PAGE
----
06/13/2014 06:04 pm ET Updated Dec 06, 2017

Filipino Entrepreneurs Share Stories of Typhoon Recovery

It's been six months since Typhoon Haiyan, one of the most powerful typhoons ever recorded, tore through the Philippines and displaced 4 million people.

On a recent trip to Tacloban City and the surrounding coastal areas that were devastated by the storm, we saw the level of destruction firsthand and heard heartbreaking stories of loss of life and property.

We were visiting as part of team from Kiva, a nonprofit organization that connects people around the world through lending to alleviate poverty. On the Kiva website, lenders can give as little as $25 to make a loan to hardworking borrowers in 73 countries.

One of those countries is the Philippines, where we met many locals determined to rebuild.

The typhoon swept away many businesses, like Jorgelyn's sari-sari business in Ormac. She was also forced to live in a shelter made of salvaged materials because her home was so damaged. With the help of a loan from Kiva's field partner in Ormoc, Negros Women for Tomorrow Foundation (NWTF), Jorgelyn received materials such as coco lumber and gypsum board to reconstruct her home. Field partners administer the loans locally that are funded on Kiva.


Kiva's partner in the area, NWTF, has taken great care in designing the loans it disburses for reconstruction and recovery. This is particularly critical since borrowers' normal income flows have been disrupted by the destruction.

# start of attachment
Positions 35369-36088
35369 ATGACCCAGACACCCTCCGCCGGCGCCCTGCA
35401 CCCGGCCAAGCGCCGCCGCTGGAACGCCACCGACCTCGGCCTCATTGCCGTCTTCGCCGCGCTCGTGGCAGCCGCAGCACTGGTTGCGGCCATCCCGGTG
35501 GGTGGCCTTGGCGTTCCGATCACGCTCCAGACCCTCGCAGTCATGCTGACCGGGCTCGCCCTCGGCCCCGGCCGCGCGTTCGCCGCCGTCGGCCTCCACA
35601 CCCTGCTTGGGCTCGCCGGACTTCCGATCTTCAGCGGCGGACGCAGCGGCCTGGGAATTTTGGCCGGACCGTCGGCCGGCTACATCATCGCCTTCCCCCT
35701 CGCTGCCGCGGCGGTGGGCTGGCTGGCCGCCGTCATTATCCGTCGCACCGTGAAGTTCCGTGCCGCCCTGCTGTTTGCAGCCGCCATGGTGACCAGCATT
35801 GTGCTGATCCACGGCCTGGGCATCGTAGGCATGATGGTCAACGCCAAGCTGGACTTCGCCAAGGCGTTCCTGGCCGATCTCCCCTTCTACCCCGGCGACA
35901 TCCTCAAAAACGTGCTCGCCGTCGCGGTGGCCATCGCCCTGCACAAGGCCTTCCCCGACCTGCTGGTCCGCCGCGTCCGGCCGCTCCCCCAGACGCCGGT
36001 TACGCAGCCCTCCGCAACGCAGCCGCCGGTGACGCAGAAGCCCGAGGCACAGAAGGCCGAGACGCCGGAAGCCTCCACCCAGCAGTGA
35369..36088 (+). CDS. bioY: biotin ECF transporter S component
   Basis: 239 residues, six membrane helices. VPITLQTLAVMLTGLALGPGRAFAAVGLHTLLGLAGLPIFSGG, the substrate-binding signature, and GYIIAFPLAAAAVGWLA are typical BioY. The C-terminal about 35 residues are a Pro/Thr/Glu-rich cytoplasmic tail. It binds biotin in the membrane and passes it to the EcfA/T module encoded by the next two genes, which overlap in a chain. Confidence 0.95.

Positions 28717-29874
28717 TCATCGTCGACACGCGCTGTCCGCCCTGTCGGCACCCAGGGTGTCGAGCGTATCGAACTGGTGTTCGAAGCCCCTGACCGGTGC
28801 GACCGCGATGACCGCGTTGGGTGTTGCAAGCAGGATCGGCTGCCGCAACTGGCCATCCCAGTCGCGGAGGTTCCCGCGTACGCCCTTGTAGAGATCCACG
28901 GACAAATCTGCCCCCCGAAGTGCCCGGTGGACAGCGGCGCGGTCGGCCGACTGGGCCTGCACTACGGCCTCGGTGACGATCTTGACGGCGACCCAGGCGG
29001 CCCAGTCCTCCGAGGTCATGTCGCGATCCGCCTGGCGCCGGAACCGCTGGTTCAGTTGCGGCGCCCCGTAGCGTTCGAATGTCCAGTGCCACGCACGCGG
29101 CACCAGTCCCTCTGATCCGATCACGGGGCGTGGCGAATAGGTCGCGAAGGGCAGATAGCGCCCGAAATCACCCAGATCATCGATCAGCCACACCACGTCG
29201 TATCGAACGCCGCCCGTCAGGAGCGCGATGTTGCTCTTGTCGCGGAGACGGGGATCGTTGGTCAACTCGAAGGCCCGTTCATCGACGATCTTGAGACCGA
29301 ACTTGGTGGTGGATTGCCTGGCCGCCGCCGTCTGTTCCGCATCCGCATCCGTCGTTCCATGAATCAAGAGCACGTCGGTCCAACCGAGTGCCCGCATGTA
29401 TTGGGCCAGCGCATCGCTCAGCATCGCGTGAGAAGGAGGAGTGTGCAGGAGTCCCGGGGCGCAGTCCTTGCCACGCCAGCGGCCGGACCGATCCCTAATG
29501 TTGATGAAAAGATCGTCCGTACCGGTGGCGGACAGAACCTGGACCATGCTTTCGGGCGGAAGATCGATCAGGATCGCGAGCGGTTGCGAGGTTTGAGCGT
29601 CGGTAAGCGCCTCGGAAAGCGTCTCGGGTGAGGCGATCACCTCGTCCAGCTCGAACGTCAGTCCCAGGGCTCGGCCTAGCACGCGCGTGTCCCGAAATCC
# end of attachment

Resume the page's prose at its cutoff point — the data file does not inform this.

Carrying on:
The majority of the loans NWTF has given out for recovery are in-kind loans, supplying building materials instead of money. In Jorgelyn's case, the supplies helped her husband rebuild a new house in one week. The new shelter has allowed the family to finally stay dry, since "the rain can't come in anymore," said Jorgelyn.

Although she "[has] to work harder now," because of the typhoon's damages, Jorgelyn took another loan to start a new business selling mobile airtime, and her carpenter husband has been met with a greater demand for his construction services.

A married mother of seven children, Gerilina Ybanez was also living in a temporary structure of salvaged materials until she received a loan from Kiva and rebuilt her home. An additional loan of PHP 5,000 from another source and support from her son working in Cebu helped Ybanez purchase inventory and supplies to restart her sari-sari business.


Like many people in the area, Gerilina makes a living off of multiple jobs and is also selling gas for motorbikes. There is no gas station in the small village that she lives in, so she goes to the next town over and buys jerry cans of gas which she then pours into smaller bottles and resells.

Myrna is another example of a borrower who has multiple businesses. Before the typhoon she split her time between a small store and selling BBQ. After the wreckage of the typhoon, which killed eight of the members from her NWTF borrowing group, Myrna had to adapt to a very different market.


The neighborhood that she lived in has turned into one of the tent cities around
town, so once she received a recovery loan from NWTF her shop business has been strong because of all the new customers.

However, she stopped the BBQ business because people could no longer afford it under the new conditions.

While recovery will be a long process for the area, Myrna gave Kiva a message to share with lenders: "I just want to thank everyone who has helped Tacloban."


You can help contribute to Philippines recover by making a loan to a deserving borrower today.

Cisco supports the Kiva Labs Initiative to help more people access loans for agriculture, water and sanitation, clean energy, higher education, health, and information and communication technology. For more information about Cisco's commitment to economic empowerment, please visit: